[LINK] Web Browsers Leave 'Fingerprints' Behind as You Surf the Net
kim at holburn.net
Tue May 18 10:28:04 AEST 2010
> Web Browsers Leave 'Fingerprints' Behind as You Surf the NetEFF
> Research Shows More Than 8 in 10 Browsers Have Unique, Trackable
> San Francisco - New research by the Electronic Frontier Foundation
> (EFF) has found that an overwhelming majority of web browsers have
> unique signatures -- creating identifiable "fingerprints" that could
> be used to track you as you surf the Internet.
> The findings were the result of an experiment EFF conducted with
> volunteers who visited http://panopticlick.eff.org/. The website
> anonymously logged the configuration and version information from
> each participant's operating system, browser, and browser plug-ins
> -- information that websites routinely access each time you visit --
> and compared that information to a database of configurations
> collected from almost a million other visitors. EFF found that 84%
> of the configuration combinations were unique and identifiable,
> creating unique and identifiable browser "fingerprints." Browsers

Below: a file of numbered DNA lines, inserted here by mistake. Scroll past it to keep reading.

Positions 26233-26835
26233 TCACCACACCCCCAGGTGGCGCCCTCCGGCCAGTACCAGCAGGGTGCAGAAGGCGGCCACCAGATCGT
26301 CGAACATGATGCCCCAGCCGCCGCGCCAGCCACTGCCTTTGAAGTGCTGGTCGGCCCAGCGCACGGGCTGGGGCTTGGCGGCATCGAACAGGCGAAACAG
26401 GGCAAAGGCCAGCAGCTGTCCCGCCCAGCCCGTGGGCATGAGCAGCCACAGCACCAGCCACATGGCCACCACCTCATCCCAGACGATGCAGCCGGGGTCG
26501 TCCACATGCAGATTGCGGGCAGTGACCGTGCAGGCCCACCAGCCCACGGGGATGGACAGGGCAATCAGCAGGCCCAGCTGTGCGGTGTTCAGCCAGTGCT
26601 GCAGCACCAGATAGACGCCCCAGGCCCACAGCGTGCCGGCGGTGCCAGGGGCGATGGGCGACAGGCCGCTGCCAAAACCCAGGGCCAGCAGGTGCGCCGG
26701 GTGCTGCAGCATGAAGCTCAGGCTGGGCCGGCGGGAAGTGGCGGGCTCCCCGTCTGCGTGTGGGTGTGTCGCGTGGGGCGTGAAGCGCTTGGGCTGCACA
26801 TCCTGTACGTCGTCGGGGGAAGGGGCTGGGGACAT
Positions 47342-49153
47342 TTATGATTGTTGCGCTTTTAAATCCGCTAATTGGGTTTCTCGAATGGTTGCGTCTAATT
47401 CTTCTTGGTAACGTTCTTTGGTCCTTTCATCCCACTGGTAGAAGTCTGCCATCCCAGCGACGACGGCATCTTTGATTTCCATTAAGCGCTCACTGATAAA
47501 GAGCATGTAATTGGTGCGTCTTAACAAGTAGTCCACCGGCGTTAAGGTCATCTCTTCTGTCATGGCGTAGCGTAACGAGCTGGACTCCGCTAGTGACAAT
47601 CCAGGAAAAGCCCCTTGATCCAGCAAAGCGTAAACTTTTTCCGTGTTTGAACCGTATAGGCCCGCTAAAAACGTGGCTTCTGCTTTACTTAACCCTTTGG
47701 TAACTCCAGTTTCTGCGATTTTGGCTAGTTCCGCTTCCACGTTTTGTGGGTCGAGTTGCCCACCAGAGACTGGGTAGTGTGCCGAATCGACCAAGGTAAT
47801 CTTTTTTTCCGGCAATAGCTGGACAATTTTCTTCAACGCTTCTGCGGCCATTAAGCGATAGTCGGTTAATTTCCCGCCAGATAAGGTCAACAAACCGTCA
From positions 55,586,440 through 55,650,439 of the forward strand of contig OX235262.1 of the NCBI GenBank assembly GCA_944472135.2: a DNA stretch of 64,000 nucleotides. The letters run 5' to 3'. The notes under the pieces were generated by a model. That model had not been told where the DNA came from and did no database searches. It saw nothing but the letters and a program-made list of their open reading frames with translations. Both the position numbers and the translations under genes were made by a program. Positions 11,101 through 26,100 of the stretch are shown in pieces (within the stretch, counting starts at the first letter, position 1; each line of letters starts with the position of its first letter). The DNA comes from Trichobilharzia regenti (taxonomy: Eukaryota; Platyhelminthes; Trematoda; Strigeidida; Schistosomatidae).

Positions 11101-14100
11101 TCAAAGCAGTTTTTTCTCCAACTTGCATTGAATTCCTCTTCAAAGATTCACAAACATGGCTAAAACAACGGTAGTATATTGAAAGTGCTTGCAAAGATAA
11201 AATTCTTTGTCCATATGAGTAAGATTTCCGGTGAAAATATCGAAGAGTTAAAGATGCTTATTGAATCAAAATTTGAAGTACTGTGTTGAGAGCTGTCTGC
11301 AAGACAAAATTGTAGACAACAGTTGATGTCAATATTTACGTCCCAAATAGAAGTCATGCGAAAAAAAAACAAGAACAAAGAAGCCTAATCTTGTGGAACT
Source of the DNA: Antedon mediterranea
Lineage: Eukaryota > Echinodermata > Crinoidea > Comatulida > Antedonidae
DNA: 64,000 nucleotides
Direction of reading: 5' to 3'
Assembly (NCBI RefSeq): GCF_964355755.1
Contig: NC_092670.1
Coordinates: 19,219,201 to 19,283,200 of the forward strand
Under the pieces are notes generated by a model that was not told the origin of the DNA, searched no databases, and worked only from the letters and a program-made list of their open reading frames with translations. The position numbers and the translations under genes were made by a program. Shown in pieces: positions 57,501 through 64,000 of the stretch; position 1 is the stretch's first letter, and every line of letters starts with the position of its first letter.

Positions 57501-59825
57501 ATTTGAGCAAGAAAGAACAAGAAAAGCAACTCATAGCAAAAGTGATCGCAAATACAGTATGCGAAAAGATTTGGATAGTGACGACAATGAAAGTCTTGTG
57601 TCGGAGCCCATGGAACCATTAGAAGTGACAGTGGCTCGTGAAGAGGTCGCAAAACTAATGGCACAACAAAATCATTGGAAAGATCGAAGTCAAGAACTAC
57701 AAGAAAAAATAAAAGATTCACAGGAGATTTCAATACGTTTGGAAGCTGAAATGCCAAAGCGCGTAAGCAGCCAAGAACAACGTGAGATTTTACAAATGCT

> with Adobe Flash or Java plug-ins installed were 94% unique and
> "We took measures to keep participants in our experiment anonymous,
> but most sites don't do that," said EFF Senior Staff Technologist
> Peter Eckersley.
> "In fact, several companies are already selling products that claim
> to use browser fingerprinting to help websites identify users and
> their online activities.
> This experiment is an important reality check, showing just how
> powerful these tracking mechanisms are."
> EFF found that some browsers were less likely to contain unique
> browser plug-ins may be able to be configured to limit the
> information your browser shares with the websites you visit. But
> overall, it is very difficult to reconfigure your browser to make it
> less identifiable. The best solution for web users may be to insist
> that new privacy protections be built into the browsers themselves.
> "Browser fingerprinting is a powerful technique, and fingerprints
> must be considered alongside cookies and IP addresses when we
> discuss web privacy and user trackability," said Eckersley. "We hope
> that browser developers will work to reduce these privacy risks in
> future versions of their code."
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